Tuesday, April 1, 2014

Blog: Is Ssallo Byeol Gluten Free?

I don't often eat snack foods, but when I do I eat original flavor Ssallo Byeol (쌀로별 오리지날). Unlike other Korean snacks it can't moonlight as a sugary breakfast cereal. It has the caramelized salty-sweetness of soy sauce instead. It also it doesn't crash my energy level like the other snacks do — a key trait for a snack if you're a teacher.

Anyhow, I always assumed it was only made with rice, because ssal (쌀) means rice. So I got really excited when I saw it at MiniStop, a Korean convenience store chain, last week. It was the first day of the year that was warm enough to sit outside and write in the park, so I was preparing a small picnic for myself. Naturally, excited by the prospect of a gluten free snack, I bought the lumpy, tan rice balls.

Later on I was sitting on the floor of a Korean style gazebo — the kind traditionally used by scholars and poets to muse and compose. With my iPad in my lap, a bottle of ice tea at hand, and a pile of empty string-cheese wrappers nearby, I contemplated just how gluten-free Ssallo Byeol really was.

It took me approximately 15 minutes more or less to translate the ingredients. To cut down on time one can look for mil (밀), the Korean word for wheat. This is what my friend Lauren Andrews does. She is one of the few people I know who lives in Korea with celiac disease. However, I wanted to be as complete in my translation as I could just to be sure. This is what I found:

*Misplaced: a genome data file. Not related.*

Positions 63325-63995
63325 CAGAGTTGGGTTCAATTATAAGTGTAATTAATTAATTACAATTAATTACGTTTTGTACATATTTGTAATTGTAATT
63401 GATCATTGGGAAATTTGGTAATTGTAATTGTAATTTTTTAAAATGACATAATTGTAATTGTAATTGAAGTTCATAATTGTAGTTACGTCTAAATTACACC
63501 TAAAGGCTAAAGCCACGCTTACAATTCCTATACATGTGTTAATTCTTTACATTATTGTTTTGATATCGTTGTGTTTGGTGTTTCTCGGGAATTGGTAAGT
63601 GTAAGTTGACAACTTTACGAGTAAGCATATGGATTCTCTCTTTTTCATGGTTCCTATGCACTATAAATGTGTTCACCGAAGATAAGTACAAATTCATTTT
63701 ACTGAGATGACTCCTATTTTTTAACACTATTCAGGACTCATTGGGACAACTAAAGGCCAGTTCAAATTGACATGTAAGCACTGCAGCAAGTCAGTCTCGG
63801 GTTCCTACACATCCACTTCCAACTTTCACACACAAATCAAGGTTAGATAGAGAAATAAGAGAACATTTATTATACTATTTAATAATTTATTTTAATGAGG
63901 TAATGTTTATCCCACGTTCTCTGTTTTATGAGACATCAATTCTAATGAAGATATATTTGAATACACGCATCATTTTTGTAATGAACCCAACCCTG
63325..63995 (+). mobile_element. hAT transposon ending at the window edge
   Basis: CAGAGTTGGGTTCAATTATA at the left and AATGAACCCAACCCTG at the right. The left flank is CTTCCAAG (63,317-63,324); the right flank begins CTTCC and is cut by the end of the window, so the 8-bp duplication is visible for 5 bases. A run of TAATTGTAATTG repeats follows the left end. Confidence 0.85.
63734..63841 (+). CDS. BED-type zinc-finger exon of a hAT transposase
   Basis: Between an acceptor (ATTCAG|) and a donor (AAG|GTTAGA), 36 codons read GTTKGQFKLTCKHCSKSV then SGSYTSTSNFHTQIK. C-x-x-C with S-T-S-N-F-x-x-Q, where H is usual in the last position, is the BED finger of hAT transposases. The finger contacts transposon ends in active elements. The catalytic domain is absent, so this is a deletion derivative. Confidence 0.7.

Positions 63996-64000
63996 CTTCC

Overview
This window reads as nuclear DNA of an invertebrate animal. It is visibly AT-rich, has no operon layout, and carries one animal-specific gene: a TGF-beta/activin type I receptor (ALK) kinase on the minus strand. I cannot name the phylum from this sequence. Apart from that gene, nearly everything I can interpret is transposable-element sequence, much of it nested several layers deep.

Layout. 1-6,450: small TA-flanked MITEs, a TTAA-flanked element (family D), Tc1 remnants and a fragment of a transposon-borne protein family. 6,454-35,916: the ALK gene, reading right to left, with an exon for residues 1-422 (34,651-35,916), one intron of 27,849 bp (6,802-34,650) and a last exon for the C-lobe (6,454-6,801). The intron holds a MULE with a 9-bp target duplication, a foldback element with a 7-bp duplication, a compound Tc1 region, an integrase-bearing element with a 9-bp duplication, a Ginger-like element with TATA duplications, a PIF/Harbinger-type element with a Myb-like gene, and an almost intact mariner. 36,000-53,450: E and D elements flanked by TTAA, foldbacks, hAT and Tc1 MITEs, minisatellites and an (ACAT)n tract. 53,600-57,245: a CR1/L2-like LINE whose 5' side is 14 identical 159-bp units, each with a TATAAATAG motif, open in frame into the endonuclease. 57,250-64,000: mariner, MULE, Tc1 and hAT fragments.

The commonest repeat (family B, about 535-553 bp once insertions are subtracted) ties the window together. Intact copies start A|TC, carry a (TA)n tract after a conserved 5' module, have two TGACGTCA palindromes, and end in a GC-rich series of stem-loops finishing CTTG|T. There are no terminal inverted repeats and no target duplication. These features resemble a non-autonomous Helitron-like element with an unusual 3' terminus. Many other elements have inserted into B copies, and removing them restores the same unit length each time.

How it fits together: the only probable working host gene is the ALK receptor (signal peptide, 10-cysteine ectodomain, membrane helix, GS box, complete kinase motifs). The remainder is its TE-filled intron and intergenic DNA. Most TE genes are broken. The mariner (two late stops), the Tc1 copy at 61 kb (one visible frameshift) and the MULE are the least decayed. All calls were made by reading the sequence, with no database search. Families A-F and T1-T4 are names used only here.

Imported rice with a list of related ingredients and import information I could not completely translate. I also found white sugar and starch syrup. I wondered what the source of the starch was, but as I read on I found out it didn't matter. Next up on the list was tapioca starch and a mix of soy sauces. And in that mix was — wheat (dundundun!). Next on the list was brewed soy sauce, tomato juice, pea protein, red pepper paste, wheat starch (more dundundun!), some special salt I can't completely translate, and onion powder. Lastly came the usuall and not at all bizarre allergy warning that it was manufactured in a facility that processes milk, peanuts, and shrimp. Korean snacks are processed with shrimp?! Yes. In fact, there are a lot of shrimp flavored snacks in Korea. Shellfish alergenated people beware.

I can eat shrimp. But I can't eat wheat, so goodbye crispy rice balls that betray your gluten free origins.


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